How does slashing work in Ethereum?

Slashing punishes validators for actions that are very difficult to do accidentally, and it’s very likely a sign of malicious intent. It’s a really rare event: there's only been 5 slashed validators within the whole network over the last month (or 0.001%) https://beaconcha.in/validators/slashings?ref=p2p.org

What is “slashable” behaviour? In a nutshell, it’s a violation of consensus rules in the network. As of right now, it needs to meet three conditions: proposal of two conflicting blocks at the same time, double vote attestation and surround attestation. This can happen due to either an intentional malicious action or misconfiguration of the validator (the most often being, running two of the same validators in the network).

Slashing results in burning 1,0 ETH at once, and removing the validator from the network forever, which takes 36 days. During this time, the validator continues to work but can no longer participate in validation and block creation, getting a penalty of around 0.1 ETH in total.

For the most part that's the sum of the penalty incurred, but there is also an additional midpoint (Day 18) penalty that scales with the number of slashed validators. This is called "correlation penalty” and it's currently only theoretical and has never been encountered on the Ethereum mainnet. This mechanism is there to protect the network from large attacks. The math for calculation penalty is pretty complicated, but the summary is if there are only 1, 100, or even 1000 slashed validators within 36 days the penalty will equal zero ETH. However, if the number of slashed validators increases to roughly 1.1% of all validators (currently 5.1k), this penalty becomes 1 ETH and an additional 1 ETH for every additional 1.1% validator slashed. So if 1/3 of the network is slashed, the penalty will nullify the whole stake (32 ETH). This mechanism is in place to prevent an attack on the network and it should never be triggered by accident.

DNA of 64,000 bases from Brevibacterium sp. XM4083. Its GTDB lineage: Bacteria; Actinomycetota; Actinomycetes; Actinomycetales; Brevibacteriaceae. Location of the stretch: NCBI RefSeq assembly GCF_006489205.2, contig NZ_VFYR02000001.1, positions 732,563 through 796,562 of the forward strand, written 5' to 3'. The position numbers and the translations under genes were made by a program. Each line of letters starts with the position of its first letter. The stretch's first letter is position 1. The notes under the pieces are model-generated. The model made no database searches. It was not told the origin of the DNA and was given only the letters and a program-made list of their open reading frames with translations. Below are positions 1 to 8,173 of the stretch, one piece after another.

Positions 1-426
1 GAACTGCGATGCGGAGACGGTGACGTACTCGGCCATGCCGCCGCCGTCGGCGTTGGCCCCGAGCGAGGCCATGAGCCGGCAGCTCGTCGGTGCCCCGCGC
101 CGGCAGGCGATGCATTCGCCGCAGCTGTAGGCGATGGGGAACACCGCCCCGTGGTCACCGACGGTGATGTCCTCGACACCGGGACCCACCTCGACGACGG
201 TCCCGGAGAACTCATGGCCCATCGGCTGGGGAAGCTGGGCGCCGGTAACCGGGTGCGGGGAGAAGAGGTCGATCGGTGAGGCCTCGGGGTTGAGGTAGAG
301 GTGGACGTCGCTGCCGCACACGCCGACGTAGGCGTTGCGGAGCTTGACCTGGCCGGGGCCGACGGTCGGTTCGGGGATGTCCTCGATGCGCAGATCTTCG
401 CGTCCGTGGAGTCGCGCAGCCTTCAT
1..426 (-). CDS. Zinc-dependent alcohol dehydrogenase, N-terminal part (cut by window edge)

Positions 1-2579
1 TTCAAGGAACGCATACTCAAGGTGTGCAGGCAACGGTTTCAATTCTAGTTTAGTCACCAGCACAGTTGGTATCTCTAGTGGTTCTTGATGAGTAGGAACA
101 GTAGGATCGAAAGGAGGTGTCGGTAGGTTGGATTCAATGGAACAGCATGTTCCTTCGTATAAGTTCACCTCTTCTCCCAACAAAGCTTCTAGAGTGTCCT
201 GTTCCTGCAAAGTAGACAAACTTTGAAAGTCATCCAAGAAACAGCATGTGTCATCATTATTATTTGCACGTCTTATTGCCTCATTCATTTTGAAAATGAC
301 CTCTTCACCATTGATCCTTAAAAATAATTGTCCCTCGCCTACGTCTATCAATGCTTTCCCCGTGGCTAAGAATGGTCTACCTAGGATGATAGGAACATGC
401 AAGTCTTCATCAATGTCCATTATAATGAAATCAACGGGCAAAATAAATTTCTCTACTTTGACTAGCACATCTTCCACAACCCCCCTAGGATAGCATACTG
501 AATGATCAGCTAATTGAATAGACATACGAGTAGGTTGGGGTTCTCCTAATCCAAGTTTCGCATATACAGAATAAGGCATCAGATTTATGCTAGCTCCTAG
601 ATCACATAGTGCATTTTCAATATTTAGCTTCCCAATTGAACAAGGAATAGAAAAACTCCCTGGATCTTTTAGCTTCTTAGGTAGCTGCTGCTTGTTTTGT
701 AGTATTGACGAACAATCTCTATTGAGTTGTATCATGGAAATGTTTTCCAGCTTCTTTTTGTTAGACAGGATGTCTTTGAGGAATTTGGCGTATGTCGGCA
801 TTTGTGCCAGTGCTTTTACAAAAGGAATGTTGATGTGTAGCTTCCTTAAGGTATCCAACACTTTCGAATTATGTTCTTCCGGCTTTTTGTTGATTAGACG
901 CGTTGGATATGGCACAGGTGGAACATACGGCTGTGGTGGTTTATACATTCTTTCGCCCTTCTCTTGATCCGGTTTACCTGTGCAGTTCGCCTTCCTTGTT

How can slashing be prevented?

There are special mechanisms in place to prevent validators from meeting the slashing conditions called slashing protection. These mechanisms usually consist of a database with a signing history which the validator uses to check if the block can be signed (coupled with the default levels of monitoring and alerting protection). Additional protection levels will depend on the validator’s setup. P2P uses double-checking with a separate database at the key-manager stage and secures validators' key’s by Threshold, which means that no single person, even a P2P engineer, can run a second validator and a quorum is required for that. The final level of protection we have in place is an institutional grade slashing insurance.

How can staking activity be tracked?

Anyone who stakes with P2P gets access to a personal staking dashboard that can be used to track rewards and the validators' performance (APR, staking balance, % of blocks created with MEV, attestation rate, missed block, market comparisons, etc.)

In what geographic location is P2P's validator infrastructure running?

P2P direct staking infrastructure is located in Europe and distributed among 5 separate physical locations for protection from downtime.

How does P2P protect its validators from widespread outages?

P2P validators have no single point of failure and are downtime resistant with back-ups of all critical infrastructure parts between 5 different physical locations, including:

  1. Signing infrastructure - 3 location-independent key managers with 2-of-3 threshold quorum required for consensus;

  2. Validators Nodes - we have a reserve in a secure region ready to be activated within a maximum of 1 minute in case of an outage;

  3. Consensus layer nodes - our setup has top-3 consensus layer clients (Lighthouse, Prysm, Teku) simultaneously for diversity and preventing outrages related to soft bugs in one client. It also increases availability for validators.


For more information on staking Ethereum (ETH) with P2P.org and our special offer for large ETH delegations, visit https://p2p.org/ethereum.

You may also be interested to read: Lido Helpcenter

For additional staking support, visit the P2P.org ETH Help Centre.

You can also get in contact with a live agent by selecting the speech bubble at the bottom right of this page, sending a message to the Telegram bot, or emailing [email protected].